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The rise of the communal hate soundtrack in India

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Not just Muslims, even Bajrang Dal’s national convener has slammed the songs blamed for the violence. But police say they can’t do too much about them.

New Delhi: Ram ji ke kaam mein taang jo adaayega, maa ki kasam jinda nahi jayega (The one who impedes the work of Ram will not go alive, I swear on my mother’s life).

Ram Lalla hum jayenge, mandir wahin banayenge, door hato Allah walon, janmabhoomi ko ghera hai, masjid kahin aur banao tum, ye Ram Lalla ka dera hai (Child Ram, we’ll go and build the temple there itself… Scram, men of Allah! The birthplace has been surrounded. Make your mosque somewhere else, this is Ram Lalla’s establishment).

Jis din jaag utha Hindutva, anjam bolega, topi wala bhi sar jhukae Hindustan bolega, topi wala bhi bolega, jai shree Ram, jai shree ram (The day Hindutva awakes, the end result will speak. The man in the cap will say ‘Hindustan’ with a bowed head. The man in the cap will also say ‘jai shree Ram, jai shree Ram’).

Pakistan mein bhi bhagwa lehrayega, tu kya tera baap bhi Ram naam chillayega (The saffron flag will fly in Pakistan too, you and your father will scream the name of Ram).

One would think that such communally incendiary lines would probably be bandied about at a private meeting of Right-wing radicals to whip up passions and rally the faithful. Turns out these are actually lyrics of songs mixed to the latest electronic beats and played by DJs at street corners and put up on YouTube where they draw millions of views.

And they are obviously not harmless.

Police officers in Bihar and West Bengal are blaming these songs for contributing to the communal violence witnessed around Ram Navami last month.

What’s worse, some officers admit that these songs are difficult to police, since they are easily available to download on the internet, and if one site is blocked, people always come up with new links.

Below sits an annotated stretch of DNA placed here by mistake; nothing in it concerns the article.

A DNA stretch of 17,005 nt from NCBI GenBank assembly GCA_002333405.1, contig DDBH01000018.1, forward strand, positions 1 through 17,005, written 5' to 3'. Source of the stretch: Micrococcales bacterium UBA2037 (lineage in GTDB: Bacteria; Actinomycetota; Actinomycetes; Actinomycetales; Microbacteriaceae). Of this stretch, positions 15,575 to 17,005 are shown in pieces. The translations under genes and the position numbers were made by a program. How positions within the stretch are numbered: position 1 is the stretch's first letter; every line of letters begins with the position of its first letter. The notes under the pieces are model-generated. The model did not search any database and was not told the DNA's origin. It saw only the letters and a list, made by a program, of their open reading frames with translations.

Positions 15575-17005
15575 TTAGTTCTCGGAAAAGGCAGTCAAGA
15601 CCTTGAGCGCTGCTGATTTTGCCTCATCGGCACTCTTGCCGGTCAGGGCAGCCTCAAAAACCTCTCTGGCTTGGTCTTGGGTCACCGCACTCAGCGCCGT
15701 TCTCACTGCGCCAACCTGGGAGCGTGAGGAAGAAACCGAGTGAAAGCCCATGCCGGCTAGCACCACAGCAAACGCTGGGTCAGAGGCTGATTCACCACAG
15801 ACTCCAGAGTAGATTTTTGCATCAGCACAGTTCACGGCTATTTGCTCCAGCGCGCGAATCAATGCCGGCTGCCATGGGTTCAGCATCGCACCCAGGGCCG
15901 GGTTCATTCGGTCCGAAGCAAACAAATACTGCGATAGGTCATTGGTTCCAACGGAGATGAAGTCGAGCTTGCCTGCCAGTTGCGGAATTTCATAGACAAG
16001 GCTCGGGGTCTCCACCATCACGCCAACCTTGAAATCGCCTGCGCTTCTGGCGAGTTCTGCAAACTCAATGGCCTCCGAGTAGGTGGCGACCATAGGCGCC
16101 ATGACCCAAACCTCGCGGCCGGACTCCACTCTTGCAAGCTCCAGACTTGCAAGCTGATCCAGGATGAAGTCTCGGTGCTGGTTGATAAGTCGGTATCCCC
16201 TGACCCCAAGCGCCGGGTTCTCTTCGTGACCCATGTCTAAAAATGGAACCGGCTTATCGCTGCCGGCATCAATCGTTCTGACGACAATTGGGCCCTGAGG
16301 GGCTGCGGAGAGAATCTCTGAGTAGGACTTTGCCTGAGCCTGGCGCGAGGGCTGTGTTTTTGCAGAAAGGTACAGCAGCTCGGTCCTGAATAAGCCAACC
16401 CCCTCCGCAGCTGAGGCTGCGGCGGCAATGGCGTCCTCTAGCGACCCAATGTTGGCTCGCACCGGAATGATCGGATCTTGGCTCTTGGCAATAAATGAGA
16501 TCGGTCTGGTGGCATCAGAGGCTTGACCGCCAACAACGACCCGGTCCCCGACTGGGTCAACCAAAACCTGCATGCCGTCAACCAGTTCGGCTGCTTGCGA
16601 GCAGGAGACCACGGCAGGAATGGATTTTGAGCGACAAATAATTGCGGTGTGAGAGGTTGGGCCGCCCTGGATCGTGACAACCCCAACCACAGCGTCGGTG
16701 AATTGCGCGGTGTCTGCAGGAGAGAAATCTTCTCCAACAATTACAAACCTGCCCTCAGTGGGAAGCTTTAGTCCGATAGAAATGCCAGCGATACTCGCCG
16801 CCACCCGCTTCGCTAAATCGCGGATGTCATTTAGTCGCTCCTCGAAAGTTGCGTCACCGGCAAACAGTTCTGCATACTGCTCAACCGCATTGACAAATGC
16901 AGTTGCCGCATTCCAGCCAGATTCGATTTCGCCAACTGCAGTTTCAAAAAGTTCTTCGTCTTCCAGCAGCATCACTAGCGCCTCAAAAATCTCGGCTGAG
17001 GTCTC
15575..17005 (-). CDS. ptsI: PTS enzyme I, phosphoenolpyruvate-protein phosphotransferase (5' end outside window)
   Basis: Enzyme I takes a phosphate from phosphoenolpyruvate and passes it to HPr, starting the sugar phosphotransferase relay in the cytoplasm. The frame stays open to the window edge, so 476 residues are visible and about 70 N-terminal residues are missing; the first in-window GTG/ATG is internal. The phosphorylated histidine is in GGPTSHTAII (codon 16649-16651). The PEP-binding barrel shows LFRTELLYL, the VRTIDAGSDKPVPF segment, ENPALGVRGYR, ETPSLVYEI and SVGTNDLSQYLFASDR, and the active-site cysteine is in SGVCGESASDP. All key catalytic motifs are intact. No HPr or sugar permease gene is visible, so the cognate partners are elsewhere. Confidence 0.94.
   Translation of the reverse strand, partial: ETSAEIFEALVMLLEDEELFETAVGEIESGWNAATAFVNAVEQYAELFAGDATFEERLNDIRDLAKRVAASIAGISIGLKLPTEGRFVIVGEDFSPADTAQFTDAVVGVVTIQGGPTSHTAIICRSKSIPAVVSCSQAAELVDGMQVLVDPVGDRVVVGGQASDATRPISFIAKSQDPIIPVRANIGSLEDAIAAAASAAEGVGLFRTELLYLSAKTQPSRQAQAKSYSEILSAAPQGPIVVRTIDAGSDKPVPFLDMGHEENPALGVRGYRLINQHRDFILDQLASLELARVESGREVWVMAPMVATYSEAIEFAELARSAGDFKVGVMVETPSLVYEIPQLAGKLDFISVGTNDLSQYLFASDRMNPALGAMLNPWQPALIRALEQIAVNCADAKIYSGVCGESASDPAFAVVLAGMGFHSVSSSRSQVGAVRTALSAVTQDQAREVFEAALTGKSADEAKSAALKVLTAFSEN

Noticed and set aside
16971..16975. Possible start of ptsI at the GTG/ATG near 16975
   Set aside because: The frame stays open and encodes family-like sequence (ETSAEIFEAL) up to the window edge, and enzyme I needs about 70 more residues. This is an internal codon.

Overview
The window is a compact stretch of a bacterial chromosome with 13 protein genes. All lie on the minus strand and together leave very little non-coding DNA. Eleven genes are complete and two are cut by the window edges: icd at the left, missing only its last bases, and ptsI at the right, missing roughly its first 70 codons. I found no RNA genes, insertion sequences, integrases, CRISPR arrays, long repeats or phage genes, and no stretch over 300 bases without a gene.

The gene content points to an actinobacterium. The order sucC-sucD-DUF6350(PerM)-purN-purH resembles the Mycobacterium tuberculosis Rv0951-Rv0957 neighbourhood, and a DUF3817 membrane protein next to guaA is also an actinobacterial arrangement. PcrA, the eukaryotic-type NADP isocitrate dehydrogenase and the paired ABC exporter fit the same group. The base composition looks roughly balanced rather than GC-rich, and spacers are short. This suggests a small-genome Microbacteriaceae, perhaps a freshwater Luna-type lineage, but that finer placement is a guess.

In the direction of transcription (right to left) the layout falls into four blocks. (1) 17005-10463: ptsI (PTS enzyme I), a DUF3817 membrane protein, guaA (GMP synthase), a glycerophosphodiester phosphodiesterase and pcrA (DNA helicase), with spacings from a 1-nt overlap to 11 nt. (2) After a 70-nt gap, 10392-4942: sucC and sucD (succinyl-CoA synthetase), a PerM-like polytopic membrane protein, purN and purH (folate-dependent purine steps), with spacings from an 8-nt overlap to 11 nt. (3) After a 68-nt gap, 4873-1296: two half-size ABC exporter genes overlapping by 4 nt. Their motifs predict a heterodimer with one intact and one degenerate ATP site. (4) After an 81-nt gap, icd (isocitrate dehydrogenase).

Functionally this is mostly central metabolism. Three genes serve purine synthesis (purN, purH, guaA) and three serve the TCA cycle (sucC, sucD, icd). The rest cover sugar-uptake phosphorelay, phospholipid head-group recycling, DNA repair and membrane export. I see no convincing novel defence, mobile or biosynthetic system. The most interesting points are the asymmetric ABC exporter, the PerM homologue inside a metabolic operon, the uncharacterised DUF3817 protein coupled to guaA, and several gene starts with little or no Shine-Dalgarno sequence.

Growing trend

“This is a new trend we have observed in the last one year,” said Sudhir Kumar Podika, SP, Nalanda, Bihar, one of the districts affected by the tensions at the end of March. “During the procession, the DJ stops at a specified location and plays instigating music.”

Police said the trend picked up pace during the Saraswati Pooja celebrations on 22 January.

“Pooja pandals were established in areas which have a high population of minorities, and the music played had religious overtones,” said a senior police officer in Patna. “Upon getting information, we checked it and enough measures were taken to ensure nothing of that sort takes place again.”

However, the trend only grew and became a menace during Ram Navami.

Administration’s meek response

There has been widespread criticism of these communal songs, and not all of it has come from the Muslim community.

Manoj Verma, national convener of Bajrang Dal, said: “We strongly condemn playing of such songs during Ram Navami processions. A number of times, we have stopped the use of songs which could hurt sentiments of other communities. But Hindu society is huge, and it is difficult to control each and every individual.”

Meanwhile, Maulana Anisur Rehman Quasmi, nazim of Imarat Sharia, Phulwari Sharif, Patna, blamed the administration for not doing enough to stop the broadcast of these songs.